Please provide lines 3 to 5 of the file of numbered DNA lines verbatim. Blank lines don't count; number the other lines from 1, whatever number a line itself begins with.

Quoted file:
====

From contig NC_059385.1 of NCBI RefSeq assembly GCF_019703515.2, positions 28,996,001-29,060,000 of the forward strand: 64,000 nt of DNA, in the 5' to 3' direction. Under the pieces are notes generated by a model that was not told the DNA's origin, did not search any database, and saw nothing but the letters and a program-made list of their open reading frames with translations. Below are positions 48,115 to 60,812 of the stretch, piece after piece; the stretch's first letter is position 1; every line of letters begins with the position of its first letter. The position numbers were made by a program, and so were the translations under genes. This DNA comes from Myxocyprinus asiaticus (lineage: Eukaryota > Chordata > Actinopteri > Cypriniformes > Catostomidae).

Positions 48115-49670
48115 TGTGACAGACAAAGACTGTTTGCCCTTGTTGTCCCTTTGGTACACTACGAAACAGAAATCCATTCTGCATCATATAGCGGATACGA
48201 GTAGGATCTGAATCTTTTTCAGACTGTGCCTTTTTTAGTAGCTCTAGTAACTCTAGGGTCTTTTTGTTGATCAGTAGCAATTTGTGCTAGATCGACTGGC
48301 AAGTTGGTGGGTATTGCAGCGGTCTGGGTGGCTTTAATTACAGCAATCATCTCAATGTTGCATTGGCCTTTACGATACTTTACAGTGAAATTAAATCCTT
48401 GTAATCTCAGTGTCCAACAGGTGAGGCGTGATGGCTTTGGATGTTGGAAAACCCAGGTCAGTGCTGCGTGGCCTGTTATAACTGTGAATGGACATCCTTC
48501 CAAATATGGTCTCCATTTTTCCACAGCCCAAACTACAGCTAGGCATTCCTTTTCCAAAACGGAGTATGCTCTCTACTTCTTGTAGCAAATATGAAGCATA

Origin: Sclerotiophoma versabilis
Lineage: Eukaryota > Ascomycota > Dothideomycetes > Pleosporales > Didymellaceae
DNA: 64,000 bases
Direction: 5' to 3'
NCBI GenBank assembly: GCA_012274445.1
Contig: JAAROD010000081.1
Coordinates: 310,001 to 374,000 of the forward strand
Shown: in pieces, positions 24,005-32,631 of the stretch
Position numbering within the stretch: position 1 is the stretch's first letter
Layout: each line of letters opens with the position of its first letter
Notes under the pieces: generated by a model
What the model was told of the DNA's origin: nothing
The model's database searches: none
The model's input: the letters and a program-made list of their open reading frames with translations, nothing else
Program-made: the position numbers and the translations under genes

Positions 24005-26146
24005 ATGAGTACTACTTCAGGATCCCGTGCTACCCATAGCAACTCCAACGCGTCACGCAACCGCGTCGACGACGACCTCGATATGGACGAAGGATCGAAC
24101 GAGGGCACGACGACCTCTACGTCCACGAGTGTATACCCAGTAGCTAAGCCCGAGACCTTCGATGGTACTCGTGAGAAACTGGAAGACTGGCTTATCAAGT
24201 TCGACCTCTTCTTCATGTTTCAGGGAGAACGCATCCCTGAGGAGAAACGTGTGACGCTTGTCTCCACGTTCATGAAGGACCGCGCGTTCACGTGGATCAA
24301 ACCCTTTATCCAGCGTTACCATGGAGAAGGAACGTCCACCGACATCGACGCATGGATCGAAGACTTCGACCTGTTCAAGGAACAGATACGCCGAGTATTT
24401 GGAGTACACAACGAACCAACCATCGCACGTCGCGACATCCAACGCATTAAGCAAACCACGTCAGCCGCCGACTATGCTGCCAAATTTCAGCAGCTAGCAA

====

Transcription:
48115 TGTGACAGACAAAGACTGTTTGCCCTTGTTGTCCCTTTGGTACACTACGAAACAGAAATCCATTCTGCATCATATAGCGGATACGA
48201 GTAGGATCTGAATCTTTTTCAGACTGTGCCTTTTTTAGTAGCTCTAGTAACTCTAGGGTCTTTTTGTTGATCAGTAGCAATTTGTGCTAGATCGACTGGC
48301 AAGTTGGTGGGTATTGCAGCGGTCTGGGTGGCTTTAATTACAGCAATCATCTCAATGTTGCATTGGCCTTTACGATACTTTACAGTGAAATTAAATCCTT